Now, let's get into some of the specifics on the purposes of calls and the etiquette of usage. Leaving a card indicates not only that the person dropped by but that the person anticipates being formally invited to call again and is inviting a return call. It was customary for a gentleman caller to leave only one card--for the master of the house. If a lady caller was calling on a home with a master and mistress, then she would leave two cards--one for the master and one for the mistress--and possibly even three cards--two from her and one from her husband. If the lady caller was calling on the home of a bachelor, she would have to leave her husband's card along with hers, never just hers. It should go without saying that an unmarried lady would never under any circumstances whatsoever call on a bachelor, so if a lady is calling on a bachelor, she had better be married, and thus leave two cards.


How was anyone to know the rules? During the Georgian era, they were learned by doing, word of mouth, observation, and so forth, just as any behavioral expectation would have been learned (and to some extent, still is). In all likelihood, those expectations changed from year to year. As we progress towards the Victorian era, however, it's not just word of mouth anymore but in actual newspaper publications where card etiquette was explained. This particular one (from pg 38 of the Oct 2, 1892 edition of the St. Louis Post-Dispatch) is from America, so while it's exceptionally detailed, take into consideration the differences in customs not only from country to country but also time period. This one (from pg 8 of the Nov 10, 1892 edition of The Wichita Eagle), likewise, is from America and the Victorian era, so again, it provides fabulous detail, but do keep in mind the country and era is a century and a continent different. I still find it fascinating, though, and it tells us a lot about calling card etiquette, much of which would have been carried over or evolved from the Georgian era.


There were, allegedly, coded messages, such as folding a corner to express a sentiment, be it congratulations or condolences or otherwise. I can't confirm if this sort of coding was happening during the Georgian era or if it was exclusive to the Victorian era. Several articles have pointed to this being a tradition not popularized until the early to mid 19th century, and a few of those articles claim the meaning of the folded corners was regional rather than universal. This article from David Mitchell is one of my favorites on the topic. Regardless, the best documented codes are as such:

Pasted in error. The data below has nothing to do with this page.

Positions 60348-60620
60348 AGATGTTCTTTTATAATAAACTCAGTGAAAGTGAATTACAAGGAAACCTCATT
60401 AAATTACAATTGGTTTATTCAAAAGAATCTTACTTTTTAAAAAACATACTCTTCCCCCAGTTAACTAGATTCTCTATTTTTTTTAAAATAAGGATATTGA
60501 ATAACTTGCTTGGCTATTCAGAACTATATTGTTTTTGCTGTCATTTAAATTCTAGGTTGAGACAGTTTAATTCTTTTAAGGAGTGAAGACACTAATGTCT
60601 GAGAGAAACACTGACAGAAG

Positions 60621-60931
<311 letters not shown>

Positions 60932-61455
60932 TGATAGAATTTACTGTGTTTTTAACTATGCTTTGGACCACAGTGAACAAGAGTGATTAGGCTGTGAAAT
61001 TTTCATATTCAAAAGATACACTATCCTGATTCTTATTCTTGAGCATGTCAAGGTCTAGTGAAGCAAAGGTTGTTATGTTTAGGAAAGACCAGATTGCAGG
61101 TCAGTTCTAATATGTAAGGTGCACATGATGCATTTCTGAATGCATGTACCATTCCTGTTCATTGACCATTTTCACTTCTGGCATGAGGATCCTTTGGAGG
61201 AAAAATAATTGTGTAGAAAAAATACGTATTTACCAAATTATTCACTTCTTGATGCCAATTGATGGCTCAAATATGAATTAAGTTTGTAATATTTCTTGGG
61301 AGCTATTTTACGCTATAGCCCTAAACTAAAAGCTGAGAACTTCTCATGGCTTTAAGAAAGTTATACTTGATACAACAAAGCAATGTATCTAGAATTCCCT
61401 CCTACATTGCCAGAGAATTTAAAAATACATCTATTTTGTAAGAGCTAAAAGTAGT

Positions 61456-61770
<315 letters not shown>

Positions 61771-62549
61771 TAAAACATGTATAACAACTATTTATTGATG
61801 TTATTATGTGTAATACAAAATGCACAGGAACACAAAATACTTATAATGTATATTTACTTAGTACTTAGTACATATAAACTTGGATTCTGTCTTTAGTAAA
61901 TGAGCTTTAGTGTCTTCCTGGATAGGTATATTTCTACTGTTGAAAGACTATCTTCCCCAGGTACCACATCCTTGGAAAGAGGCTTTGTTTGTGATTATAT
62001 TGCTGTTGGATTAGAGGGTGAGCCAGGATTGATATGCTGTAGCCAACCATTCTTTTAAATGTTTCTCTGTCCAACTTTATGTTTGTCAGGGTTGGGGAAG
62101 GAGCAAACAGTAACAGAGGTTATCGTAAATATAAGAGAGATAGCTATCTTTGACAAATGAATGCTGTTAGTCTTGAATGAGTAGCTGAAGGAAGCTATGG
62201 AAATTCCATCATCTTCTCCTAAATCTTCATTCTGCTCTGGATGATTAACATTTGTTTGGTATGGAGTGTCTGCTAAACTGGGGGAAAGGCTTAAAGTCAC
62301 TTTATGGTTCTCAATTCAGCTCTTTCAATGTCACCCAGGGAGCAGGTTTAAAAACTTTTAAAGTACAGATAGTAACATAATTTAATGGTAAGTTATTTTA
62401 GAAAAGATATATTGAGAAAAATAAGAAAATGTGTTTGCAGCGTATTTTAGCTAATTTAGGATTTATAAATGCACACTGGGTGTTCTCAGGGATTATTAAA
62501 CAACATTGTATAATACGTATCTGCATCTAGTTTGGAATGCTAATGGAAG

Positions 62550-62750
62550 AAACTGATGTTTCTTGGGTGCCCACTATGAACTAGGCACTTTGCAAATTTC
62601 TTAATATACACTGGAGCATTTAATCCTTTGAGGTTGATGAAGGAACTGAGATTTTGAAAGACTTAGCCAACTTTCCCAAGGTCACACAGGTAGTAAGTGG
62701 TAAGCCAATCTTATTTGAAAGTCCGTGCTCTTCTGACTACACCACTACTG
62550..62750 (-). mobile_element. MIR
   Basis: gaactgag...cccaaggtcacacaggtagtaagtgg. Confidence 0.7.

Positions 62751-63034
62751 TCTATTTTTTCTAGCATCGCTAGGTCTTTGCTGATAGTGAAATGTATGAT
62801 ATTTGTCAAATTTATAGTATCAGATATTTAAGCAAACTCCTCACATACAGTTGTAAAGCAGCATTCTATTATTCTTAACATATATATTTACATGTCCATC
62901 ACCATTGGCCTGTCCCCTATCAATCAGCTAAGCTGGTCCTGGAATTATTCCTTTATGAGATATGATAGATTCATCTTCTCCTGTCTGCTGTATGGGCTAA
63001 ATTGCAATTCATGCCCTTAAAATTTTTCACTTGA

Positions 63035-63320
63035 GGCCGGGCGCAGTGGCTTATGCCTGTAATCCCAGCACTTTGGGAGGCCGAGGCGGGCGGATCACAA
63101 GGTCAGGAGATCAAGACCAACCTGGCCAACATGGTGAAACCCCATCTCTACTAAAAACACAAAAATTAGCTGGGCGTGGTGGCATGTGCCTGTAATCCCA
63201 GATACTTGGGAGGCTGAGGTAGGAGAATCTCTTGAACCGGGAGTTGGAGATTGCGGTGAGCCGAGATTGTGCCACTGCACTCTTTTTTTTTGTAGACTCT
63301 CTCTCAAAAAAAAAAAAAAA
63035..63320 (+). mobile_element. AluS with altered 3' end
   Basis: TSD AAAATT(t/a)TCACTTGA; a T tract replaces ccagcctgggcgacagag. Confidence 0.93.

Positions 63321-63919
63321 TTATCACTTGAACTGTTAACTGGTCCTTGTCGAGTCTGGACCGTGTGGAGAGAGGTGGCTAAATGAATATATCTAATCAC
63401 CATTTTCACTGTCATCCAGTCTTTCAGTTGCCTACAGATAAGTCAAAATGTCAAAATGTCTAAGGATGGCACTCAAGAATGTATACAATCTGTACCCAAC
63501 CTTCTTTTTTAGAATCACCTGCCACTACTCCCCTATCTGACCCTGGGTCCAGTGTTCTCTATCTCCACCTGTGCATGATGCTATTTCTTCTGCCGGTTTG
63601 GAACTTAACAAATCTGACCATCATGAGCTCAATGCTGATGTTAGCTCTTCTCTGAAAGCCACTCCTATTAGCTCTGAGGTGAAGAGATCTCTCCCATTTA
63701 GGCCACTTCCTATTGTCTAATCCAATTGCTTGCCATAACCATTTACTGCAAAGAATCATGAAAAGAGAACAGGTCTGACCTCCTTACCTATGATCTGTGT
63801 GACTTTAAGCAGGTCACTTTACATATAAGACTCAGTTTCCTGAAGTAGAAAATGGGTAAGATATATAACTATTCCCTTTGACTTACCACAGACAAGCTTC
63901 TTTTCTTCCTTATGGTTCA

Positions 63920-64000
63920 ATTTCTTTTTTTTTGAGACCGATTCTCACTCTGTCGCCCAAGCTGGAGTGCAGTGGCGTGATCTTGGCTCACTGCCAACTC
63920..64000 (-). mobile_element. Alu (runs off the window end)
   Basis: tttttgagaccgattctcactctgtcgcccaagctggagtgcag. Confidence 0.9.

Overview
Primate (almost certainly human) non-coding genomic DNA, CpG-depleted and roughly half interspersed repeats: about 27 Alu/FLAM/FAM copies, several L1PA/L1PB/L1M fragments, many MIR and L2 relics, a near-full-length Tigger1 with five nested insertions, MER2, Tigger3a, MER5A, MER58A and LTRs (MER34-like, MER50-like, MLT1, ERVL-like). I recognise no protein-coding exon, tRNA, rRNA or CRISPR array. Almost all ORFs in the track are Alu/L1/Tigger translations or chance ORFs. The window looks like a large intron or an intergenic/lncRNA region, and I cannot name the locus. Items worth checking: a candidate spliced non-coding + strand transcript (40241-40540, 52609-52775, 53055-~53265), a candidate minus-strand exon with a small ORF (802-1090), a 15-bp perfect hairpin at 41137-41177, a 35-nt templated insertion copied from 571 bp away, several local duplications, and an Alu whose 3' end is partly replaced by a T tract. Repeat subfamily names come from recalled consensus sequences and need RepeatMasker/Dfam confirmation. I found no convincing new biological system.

• If a caller is hand delivering the card in person, the upper right-hand corner of the card will be folded.

  • If someone's card was returned, they were being rebuffed/rejected/cut.

  • If the card had a fold on the lower left-hand corner, it was meant to express sympathy or condolences for a death, illness, or otherwise.

  • If the card had a fold in the lower right-hand corner, then it meant the person called before making a trip, so no need to return the call.

  • If the fold was in the upper left-hand corner, then it indicated congratulations or felicitations of some nature.


Calling card featuring a folded corner
Calling card of Mrs. E. H. Wright, circa 1860 with upper left corner fold. Courtesy of the American Antiquarian Society, Worcester, Massachusetts.

Calling Etiquette


The rhythm of paying calls was straightforward: Person A calls on Person B. Person B returns the call. The returned call should be within a few days, the sooner, the better, ideally the next day, but definitely not longer than a week. While there is a world of rules on card etiquette, conversation, behavior, etc., the basics are easy. PA calls; PB returns the call. Easy! Right?


And yes, even if you did not like the person, you'd return the call. Not to do so would be worse than blocking them on social media--for you and them. In fact, breaking any of the rules would be disastrous, leading to a great deal of "unfriending." As straightforward as paying calls sounds, it was far more complicated. Shall we begin with moving into a new place? Seems a reasonable place to start.